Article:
Crankshaft and camshaft sensors – also known as engine speed and position sensors – are a vital part of the engine management system. Ron Merralls, Assistant Technical Manager at NGK Spark Plugs, takes readers through their functions, importance, and how to recognise any potential issues.
The crankshaft and camshaft sensors provide information about engine speed, as well as the exact position of crankshaft pistons and camshaft valves. Because timing is everything, supplying this information to the engine control unit (ECU) enables the fuel injection and ignition systems to function efficiently.
The sensors use either the Hall effect or inductive principle, and are not interchangeable. Some are designed to operate ‘dry’, and some work with oil. Hall effect sensors have integrated electronics, an external 5V power supply, and a square output signal (0V/5V). They can detect a ‘position’ even when the trigger wheel is stationary. Compared to inductive type, they have less sensitivity to electromagnetic interference, and changes in the air gap between the sensor and trigger have no direct effect on the signal. They have three pin connectors.
Inductive sensors generate a signal, have no external power supply, and have a waveform output signal. A signal is generated only as the ‘trigger wheel’ passes by. Voltage rises as the trigger wheel increases speed. The mounting distance between the sensor and trigger wheel is important; they have two or three pin connectors, the third being a shielding ground connection.
Regardless of design principle, the sensor delivers the input signal for the ECU. Without that signal the engine runs poorly; resulting in hard starting or vehicle breakdown.
Linear movements of the pistons are converted by the crankshaft into rotary motion, which is monitored by the crankshaft sensor.
A ‘trigger’ – a ‘toothed wheel’ with evenly spaced teeth except for two – rotates with the crankshaft. The sensor monitors this, and signals are produced. It tracks the rotational speed of the crankshaft, the most practical purpose being to display RPM on the dashboard display. It also measures the angular position of the crankshaft, which is required for accurate timing of fuel injection and ignition. If the crankshaft issue is preventing an engine from starting, a DTC (diagnostic trouble code) such, as P0335, will usually be stored. Other symptoms include the engine stalling, dying, or generally performing poorly. In the case of hard starting with the inductive type, output voltage generated by the sensor relies on trigger wheel speed, distance (gap) between sensor and toothed rotor, and the number of functioning windings in the sensor (deterioration).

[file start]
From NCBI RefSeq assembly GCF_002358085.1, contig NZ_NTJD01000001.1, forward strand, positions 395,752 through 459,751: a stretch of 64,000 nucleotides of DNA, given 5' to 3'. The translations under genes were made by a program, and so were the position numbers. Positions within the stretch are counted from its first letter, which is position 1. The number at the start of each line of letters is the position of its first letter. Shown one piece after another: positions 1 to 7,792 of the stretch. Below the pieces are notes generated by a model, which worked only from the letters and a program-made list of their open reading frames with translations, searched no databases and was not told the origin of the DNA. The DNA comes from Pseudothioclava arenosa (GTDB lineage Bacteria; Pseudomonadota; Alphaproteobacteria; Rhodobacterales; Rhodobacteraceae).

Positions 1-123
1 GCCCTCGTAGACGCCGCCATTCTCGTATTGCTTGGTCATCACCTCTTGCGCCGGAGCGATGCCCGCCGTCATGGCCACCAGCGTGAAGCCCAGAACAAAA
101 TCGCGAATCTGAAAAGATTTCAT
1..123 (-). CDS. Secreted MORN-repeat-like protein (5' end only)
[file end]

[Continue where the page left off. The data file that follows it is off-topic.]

If the gap is too large or the sensor is weak, the engine may run at idle speed and above. On occasion, a non-starting engine might start if the vehicle is bump started.
Much of the preceding information is applicable to camshaft sensors; the component measures the relative rotational position of the camshaft. The camshaft, driven by the crankshaft via timing belt, chain or gears, rotates at half-crankshaft speed.
The position of the camshaft is (together with the crankshaft position) used to determine the combustion cycle of the pistons within the cylinders, intake, compression, power, or exhaust.
They are installed in or near the cylinder head, and are used in petrol and diesel engines with electronic injection systems. Twin cam engines often have two camshaft sensors, and they may also be used to monitor the function of variable valve timing. With a failed camshaft sensor, the ECU in many cars may be able to keep the engine running at least.
DTC P0340, P0011 and P0021 are not unusual to find when diagnosing a fault. If there is some reference to ‘synchronisation’, ‘timing’ or ‘valve timing’ as well as the sensor, you should suspect timing belt, chain or associated tensioner problems.
After sensor replacement, many vehicles require a ‘learning’ procedure. A scan tool may be required, sometimes with a vehicle model-specific procedure. For some vehicles, the ECU will ‘learn’ the new sensor characteristics after several drive cycles.
Although camshaft and crankshaft sensors generally have no dedicated replacement interval, typical reasons for failures are connector corrosion, heat, or vibration damage causing broken wires. Unseen failure will be internal ageing.
When operating correctly, these components are generally taken for granted. However, timing is everything, and upon failure, the support they give to other systems is lost.